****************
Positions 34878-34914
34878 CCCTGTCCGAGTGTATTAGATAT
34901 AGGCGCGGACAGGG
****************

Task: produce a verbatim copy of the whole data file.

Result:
Positions 34878-34914
34878 CCCTGTCCGAGTGTATTAGATAT
34901 AGGCGCGGACAGGG